Glossary of Ingredients




Babassu oil- The babassu palm tree is found in northern Brazil. The nuts are ground and methodically processed to extract the oil in small harvesting communities in the Amazon. Babassu oil is similar to coconut oil in makeup and properties. Over 80% of babassu oil is saturated fat, and over 40% of that is lauric acid. The other fatty acids are myristic, lamitic, caprylic, and stearic.  Babassu oil has about double the monounsaturated fats than coconut oil, which is mainly oleic acid.


Carnauba wax- Carnauba palms are trees found in Brazil and commonly referred to as the “tree of life” for its many different uses. Carnauba palms strangely don’t produce wax in any other location or region they’ve been planted, maybe that’s why it’s also called Brazil wax. When the dry season comes, the palm fronds secrete a layer of wax to keep moisture in their leaves. The leaves are cut and dried in the fall, then the wax flakes are beaten off and processed. Carnauba wax is mainly made of esters, long-chain alcohols and acids. It binds really well to ester oils and mineral oils. With a high melting point of 185℉, this wax is often mixed with other waxes or used as an additive to harden, thicken, or raise the melting point.


Cocoa Butter- Cocoa trees are found in Central and South America. These small trees produce pods that house a seed surrounded in pulp. Cocoa nibs are the inner seed after it is de-shelled. Extracted from the fat of cocoa seeds, the beans are about 50% butter. Cocoa nibs are ground, pressed, heated, and separated; the solid is the butter. The main fatty acids found in cocoa butter are oleic, palmitic, and stearic. Tocopherols are also found in cocoa butter and help with its natural preservation. Just like the appealing properties of chocolate, cocoa butter starts melting around 80 degrees Fahrenheit, but is hard and brittle at room temperature.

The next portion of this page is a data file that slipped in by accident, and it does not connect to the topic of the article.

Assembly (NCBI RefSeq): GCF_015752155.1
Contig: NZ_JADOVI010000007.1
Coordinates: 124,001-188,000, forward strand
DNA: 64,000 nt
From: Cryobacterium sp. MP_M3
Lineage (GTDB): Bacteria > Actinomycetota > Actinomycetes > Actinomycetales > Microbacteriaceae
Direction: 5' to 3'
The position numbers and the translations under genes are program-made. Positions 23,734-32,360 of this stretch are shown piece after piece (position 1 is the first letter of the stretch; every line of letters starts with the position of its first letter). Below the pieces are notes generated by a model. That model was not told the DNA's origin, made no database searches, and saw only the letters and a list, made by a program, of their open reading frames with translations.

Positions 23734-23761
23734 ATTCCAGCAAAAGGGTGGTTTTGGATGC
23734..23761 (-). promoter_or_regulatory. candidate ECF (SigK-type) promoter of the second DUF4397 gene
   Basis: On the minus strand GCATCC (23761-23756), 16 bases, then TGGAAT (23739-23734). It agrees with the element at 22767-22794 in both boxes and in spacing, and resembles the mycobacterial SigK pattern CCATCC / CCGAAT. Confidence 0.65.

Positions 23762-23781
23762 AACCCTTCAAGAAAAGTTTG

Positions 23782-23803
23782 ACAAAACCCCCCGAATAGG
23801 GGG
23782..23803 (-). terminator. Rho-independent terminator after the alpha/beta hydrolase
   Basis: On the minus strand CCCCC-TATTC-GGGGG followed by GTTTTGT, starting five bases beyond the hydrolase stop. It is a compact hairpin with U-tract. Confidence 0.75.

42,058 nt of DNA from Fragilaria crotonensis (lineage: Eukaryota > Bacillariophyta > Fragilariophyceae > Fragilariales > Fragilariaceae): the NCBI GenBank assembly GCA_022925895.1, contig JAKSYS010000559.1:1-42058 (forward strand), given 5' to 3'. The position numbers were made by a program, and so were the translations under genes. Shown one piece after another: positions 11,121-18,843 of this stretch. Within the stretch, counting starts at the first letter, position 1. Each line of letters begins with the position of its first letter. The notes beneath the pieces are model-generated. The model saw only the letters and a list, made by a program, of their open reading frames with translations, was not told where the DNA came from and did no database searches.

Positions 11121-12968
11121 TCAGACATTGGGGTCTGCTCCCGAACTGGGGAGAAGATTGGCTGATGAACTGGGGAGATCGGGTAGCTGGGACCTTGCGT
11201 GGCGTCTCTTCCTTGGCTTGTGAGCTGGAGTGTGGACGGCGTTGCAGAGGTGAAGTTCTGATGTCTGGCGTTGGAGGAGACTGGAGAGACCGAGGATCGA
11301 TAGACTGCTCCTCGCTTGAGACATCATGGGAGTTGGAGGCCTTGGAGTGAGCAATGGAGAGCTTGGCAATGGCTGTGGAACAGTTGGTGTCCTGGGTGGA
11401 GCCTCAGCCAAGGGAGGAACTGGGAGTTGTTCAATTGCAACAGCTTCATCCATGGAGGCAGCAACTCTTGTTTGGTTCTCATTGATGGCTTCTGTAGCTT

Grapeseed oil- Thanks to our wine industries, grapeseed oil is a by-product of winemaking. Grapeseed oil can either be cold-pressed or chemically extracted with solvents. Cold-pressed extraction produces less oil but preserves the oil for a more natural, pure ingredient to work with. Grape seeds can have up to 20% oil content, and have a hydrophilic (water-loving) and lipophilic (fat-loving) chemical makeup. The hydrophilic compounds are mainly phenols and polyphenols,  which hold antioxidant properties. The lipophilic compounds are a mix of fatty acids, phytosterols, and tocopherols & tocotrienols (which we know makeup Vitamin E). Linoleic acid is the main polyunsaturated fatty acid, oleic acid is the main monounsaturated fatty acid. 


Jojoba oil- While it’s commonly referred to as an oil, technically this is a wax, because it’s made of long chain esters and not triglycerides. This liquid wax is pressed from the seeds of the Jojoba, an evergreen tree-like shrub, and mainly cultivated in northern Mexico and the southwestern US. It takes a jojoba shrub about four years before it begins producing seeds- and about 50% of the seed weight is just oil!

Jojoba oil is a mixture of fatty acids and fatty alcohols; it doesn’t contain any cholesterols or triglycerides. Jojoba contains many tocopherols, forms of Vitamin E, and is one of the more shelf-stable oils. It is the closest plant structure to mimic the sebum (oil) your skin naturally makes, and can help your skin regulate sebum production. Jojoba oil is nontoxic, anti-inflammatory, nonallergenic, noncomedogenic (doesn’t clog pores), and a humectant (a barrier for your skin to hold in moisture).